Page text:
“And he will never infer of me according to Dhamma: ‘That Blessed One encompasses with his own mind the minds of other beings, other persons. He understands a mind affected by lust as affected by lust and a mind unaffected by lust as unaffected by lust; he understands a mind affected by hate as affected by hate and a mind unaffected by hate as unaffected by hate; he understands a mind affected by delusion as affected by delusion and a mind unaffected by delusion as unaffected by delusion; he understands a contracted mind as contracted and a distracted mind as distracted; he understands an exalted mind as exalted and an unexalted mind as unexalted; he understands a surpassed mind as surpassed and an unsurpassed mind as unsurpassed; he understands a concentrated mind as concentrated and an unconcentrated mind as unconcentrated; he understands a liberated mind as liberated and an unliberated mind as unliberated.’ (Maha-sihanada Sutta, 5-8)

The problem of Buddha’s sexism is another example of the evolution of Buddhist thought and practice. In Buddhist Channel Buddhist monk Dr Mettanando Bhikkhu lists some of the restrictive views on women: “Buddhists who are traditionally trained take for granted that [a quotation from the Buddha means] that women are inferior to men”. Some scholars take a nuanced view of sexist attitudes towards women in Buddhism. While acknowledging modern re-interpretations of some texts, Bhikkhu concludes that a traditional reading of Buddha would conclude he was sexist, and that “In Theravada countries, the Buddhist religion has never been in support of human rights and social justice. As long as there is no reformation of the religious education system in Buddhism and the Tripitaka, the religion will remain the biggest obstacle for the development of democracy and social justice in these countries.”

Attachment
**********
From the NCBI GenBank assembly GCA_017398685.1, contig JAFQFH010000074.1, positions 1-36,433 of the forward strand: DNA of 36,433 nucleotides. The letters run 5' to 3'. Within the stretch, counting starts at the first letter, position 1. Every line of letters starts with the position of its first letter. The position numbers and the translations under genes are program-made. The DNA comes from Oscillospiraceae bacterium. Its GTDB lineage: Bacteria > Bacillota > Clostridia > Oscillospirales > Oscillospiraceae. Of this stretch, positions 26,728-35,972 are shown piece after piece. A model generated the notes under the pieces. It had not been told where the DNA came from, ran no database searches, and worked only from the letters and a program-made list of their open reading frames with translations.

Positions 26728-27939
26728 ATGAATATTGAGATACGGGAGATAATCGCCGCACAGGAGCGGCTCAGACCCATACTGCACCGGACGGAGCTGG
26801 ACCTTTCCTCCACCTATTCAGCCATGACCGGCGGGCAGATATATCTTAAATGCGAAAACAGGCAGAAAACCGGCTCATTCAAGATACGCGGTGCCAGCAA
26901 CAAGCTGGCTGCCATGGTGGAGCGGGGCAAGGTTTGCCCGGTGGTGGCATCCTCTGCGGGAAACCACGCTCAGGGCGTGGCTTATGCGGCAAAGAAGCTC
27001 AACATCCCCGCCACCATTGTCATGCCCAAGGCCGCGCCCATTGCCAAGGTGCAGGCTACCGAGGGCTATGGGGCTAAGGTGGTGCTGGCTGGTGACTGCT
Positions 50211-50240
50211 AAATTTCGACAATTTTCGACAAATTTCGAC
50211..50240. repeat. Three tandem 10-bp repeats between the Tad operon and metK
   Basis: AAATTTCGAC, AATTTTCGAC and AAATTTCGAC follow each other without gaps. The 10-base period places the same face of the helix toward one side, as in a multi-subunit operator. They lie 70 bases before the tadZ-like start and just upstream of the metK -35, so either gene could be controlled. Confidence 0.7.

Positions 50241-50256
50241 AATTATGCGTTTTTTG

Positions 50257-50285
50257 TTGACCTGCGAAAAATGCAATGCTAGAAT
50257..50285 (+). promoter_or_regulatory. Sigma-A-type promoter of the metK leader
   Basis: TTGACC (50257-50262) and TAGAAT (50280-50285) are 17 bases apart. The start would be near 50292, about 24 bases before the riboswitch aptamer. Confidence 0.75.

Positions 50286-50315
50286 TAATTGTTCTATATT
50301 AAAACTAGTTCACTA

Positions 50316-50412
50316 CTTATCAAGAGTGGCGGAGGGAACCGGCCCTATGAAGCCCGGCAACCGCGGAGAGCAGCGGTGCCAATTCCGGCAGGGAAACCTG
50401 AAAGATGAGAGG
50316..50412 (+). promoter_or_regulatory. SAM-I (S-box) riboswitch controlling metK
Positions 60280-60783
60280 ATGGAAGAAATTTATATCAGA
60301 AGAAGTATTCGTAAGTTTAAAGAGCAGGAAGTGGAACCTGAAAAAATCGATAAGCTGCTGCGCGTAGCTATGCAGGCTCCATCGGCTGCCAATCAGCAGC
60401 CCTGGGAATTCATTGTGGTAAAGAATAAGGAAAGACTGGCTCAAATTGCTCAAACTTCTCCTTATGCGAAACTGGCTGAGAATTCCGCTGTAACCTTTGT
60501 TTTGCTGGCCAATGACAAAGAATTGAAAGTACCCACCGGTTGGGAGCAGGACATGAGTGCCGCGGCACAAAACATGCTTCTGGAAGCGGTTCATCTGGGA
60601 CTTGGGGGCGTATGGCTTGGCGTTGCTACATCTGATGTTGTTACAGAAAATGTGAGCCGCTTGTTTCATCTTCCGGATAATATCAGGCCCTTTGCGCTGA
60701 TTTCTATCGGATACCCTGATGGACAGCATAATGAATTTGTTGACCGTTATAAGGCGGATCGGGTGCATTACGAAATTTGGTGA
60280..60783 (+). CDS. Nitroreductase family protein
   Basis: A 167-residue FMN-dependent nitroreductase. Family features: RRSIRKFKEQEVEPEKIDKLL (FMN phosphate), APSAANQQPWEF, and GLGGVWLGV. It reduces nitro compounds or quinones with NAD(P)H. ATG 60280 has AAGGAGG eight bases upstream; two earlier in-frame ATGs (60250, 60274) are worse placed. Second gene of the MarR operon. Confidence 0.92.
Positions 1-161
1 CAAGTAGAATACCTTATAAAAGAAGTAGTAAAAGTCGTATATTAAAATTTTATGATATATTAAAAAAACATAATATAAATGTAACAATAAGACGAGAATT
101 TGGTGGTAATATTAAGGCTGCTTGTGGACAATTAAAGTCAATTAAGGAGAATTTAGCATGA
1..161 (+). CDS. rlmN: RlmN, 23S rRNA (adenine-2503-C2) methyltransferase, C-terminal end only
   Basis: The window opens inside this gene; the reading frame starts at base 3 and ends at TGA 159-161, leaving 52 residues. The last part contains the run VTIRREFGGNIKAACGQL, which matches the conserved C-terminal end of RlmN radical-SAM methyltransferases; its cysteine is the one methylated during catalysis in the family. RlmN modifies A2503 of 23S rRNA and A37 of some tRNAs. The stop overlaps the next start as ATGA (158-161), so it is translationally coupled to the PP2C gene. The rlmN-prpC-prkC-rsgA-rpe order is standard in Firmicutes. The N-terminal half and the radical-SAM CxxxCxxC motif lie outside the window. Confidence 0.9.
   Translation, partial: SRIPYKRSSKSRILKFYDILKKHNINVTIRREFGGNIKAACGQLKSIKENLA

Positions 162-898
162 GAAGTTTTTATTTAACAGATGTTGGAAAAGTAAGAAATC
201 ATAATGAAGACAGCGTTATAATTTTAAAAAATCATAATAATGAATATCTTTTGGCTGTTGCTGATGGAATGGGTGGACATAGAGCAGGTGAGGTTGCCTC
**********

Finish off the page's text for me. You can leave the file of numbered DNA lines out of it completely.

Are some Buddhists racist? Anthony Elmore, a proud black buddhist and Nichiren Shoshu devotee writes “The Buddha Nichiren Daishonin who we consider the ‘True Buddha’ of our modern age writes in the Gosho; “There should be no discrimination between those who propagate ‘Nam Myoho Renge Kyo’. ” He remains committed but believes his organisation is racist towards African-Americans. He comes up with the surprising statement that “the Ancient Buddhists were Africans and history proves this.”